History of the Colosseum

History of the Colosseum
History of the Colosseum

The history of the Colosseum is a fascinating story. Few buildings from the ancient world remain and few are more famous and recognizable. The centerpiece of Rome for nearly 2,000 years, the Colosseum truly is a landmark for the ages. It's also one of the most visited attractions in all of Italy.

Literally at the center of Rome, just east of the Forum, the Colosseum dates back to 72 A.D. when Vespasian was emperor. It took teams of construction workers and engineers eight years to complete the marvel of design that would quickly become one of the most visited Roman attractions. Titus was ruler when work was finished, but upgrades came a few years later, under Domitian's rule. Its formal name was called the Amphitheatrum Flavium, inspired by Flavius, the family name of Vespasian and Titus. The name that we know it by today, the Colosseum, came from a giant statue of Nero that once stood nearby. The history of the Colosseum is an interesting story to be sure.

Over the years, the 50,000-seat theater hosted nearly every kind of event imaginable. Gladiators fought, famous battles were re-enacted, and exotic animals were hunted within the confines of the Colosseum. It is even theorized that the structure was even flooded to re-create famous battles at sea. As Imperial Rome's glory faded, the Colosseum's use changed. It was no longer a place for entertainment; it was used for housing, a fortress, and a religious shrine at various times.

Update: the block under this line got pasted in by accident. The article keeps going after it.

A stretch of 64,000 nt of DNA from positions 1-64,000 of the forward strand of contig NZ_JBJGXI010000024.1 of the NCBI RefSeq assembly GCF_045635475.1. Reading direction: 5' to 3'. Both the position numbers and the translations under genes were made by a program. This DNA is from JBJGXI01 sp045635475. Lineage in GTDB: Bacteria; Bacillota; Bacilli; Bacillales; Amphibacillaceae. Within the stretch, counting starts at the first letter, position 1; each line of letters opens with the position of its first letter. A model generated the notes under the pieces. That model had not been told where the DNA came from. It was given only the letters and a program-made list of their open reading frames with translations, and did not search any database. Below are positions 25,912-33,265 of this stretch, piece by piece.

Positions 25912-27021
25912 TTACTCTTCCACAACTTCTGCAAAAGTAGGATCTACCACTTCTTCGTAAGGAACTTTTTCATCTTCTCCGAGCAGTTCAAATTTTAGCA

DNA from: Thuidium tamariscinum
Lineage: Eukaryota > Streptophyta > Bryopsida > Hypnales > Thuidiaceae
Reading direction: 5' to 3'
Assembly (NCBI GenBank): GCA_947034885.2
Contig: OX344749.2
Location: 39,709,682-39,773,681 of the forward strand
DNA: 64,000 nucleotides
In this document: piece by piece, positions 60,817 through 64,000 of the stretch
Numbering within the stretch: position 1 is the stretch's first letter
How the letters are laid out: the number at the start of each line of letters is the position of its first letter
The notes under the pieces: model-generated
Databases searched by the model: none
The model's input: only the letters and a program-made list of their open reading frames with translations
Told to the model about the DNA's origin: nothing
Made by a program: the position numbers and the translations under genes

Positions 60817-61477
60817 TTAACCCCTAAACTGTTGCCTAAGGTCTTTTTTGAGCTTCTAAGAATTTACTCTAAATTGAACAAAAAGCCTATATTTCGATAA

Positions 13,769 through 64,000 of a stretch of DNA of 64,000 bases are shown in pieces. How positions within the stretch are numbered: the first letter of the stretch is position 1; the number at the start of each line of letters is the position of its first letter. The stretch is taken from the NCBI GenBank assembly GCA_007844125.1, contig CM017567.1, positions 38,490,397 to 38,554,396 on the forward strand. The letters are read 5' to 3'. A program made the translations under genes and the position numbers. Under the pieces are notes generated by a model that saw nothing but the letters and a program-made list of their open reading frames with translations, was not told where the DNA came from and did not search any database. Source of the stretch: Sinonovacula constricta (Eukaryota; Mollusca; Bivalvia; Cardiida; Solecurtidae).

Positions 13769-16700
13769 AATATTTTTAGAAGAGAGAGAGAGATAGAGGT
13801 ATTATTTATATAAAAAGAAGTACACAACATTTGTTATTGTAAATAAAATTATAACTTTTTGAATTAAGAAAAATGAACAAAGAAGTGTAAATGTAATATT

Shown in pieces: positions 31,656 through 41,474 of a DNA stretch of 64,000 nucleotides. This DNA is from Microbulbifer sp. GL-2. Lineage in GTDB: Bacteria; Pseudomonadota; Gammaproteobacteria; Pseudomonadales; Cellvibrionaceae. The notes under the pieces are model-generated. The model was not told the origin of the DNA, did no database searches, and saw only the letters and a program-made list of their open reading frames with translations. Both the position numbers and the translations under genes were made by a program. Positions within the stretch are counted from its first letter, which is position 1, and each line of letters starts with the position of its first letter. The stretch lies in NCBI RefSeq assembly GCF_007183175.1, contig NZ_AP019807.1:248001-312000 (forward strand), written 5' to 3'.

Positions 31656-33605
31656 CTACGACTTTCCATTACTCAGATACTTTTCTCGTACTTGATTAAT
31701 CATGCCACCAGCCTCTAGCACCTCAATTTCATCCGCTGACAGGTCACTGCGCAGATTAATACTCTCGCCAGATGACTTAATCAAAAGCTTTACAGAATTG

The latest chapter in the history of the Colosseum comes in its status as a landmark and symbol of the ancient world. Tourists from around the world buy Colosseum tickets to see the ancient structure up close. Some of the tours travel through the subterranean tunnels—the same places where tigers and other wild animals once entered the arena.

Although the Colosseum is no longer the major venue it once was, it's still used for occasional events. On occasion, the Pope leads religious services, especially on Good Friday. At other times, the Colosseum sets the backdrop to concerts. Performers including Paul McCartney and Elton John have performed in the shadow of the ancient wonder.

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